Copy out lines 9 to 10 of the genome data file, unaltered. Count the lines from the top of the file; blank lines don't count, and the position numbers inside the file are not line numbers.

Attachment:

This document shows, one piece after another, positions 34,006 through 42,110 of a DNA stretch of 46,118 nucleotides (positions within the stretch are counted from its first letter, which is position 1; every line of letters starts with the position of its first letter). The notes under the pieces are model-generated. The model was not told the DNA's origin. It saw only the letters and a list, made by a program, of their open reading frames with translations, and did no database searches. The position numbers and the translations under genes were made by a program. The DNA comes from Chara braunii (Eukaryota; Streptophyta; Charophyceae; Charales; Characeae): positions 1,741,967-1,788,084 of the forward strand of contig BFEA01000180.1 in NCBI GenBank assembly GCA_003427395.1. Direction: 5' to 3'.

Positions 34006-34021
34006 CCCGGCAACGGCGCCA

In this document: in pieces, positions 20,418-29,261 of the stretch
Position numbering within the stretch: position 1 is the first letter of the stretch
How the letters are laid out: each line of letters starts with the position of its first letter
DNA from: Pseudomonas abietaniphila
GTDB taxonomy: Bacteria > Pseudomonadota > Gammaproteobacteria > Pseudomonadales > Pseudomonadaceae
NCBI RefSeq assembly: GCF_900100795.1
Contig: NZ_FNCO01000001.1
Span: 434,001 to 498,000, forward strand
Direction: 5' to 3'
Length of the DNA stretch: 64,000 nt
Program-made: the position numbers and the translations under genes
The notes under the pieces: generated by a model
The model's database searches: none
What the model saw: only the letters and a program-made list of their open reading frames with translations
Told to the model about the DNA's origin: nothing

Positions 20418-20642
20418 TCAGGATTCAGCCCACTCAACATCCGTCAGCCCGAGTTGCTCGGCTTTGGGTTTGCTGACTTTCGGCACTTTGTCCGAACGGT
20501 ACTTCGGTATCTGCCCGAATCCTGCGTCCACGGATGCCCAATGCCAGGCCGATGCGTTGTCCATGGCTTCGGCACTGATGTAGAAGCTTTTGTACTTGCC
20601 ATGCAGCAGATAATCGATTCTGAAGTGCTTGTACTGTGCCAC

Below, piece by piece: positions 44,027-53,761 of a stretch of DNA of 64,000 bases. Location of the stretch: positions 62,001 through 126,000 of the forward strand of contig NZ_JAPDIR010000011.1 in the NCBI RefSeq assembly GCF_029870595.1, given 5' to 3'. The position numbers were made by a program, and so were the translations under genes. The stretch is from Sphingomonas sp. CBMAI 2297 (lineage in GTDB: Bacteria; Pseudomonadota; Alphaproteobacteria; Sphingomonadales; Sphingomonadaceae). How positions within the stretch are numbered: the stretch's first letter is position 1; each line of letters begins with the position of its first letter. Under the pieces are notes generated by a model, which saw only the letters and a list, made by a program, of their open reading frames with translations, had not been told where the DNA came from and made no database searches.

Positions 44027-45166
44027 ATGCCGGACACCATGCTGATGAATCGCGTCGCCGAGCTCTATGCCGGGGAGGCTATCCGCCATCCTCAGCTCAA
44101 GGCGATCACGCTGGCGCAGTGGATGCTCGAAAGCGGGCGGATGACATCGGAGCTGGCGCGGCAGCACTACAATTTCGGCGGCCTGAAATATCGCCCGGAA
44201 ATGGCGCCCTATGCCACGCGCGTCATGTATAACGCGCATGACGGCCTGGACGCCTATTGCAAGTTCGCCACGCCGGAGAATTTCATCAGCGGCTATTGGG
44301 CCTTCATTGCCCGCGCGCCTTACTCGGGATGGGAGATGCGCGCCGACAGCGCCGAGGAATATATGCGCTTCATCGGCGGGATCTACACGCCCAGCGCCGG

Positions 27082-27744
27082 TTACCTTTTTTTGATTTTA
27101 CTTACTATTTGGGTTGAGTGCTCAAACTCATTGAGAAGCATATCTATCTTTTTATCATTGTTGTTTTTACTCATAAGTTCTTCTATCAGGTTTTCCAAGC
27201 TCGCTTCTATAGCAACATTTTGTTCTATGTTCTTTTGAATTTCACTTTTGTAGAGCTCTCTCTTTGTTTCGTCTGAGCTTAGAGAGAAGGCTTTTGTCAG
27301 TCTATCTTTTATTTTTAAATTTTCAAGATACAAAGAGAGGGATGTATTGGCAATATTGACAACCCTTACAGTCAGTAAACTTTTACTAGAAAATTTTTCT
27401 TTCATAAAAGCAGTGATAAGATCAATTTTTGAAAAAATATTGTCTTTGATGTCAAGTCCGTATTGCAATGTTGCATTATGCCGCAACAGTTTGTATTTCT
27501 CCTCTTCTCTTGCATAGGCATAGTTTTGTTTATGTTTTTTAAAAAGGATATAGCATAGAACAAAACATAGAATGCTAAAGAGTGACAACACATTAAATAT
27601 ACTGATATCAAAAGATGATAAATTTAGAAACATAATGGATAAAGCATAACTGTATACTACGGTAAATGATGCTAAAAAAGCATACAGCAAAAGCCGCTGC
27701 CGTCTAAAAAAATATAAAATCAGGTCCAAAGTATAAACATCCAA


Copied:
NCBI RefSeq assembly: GCF_900100795.1
Contig: NZ_FNCO01000001.1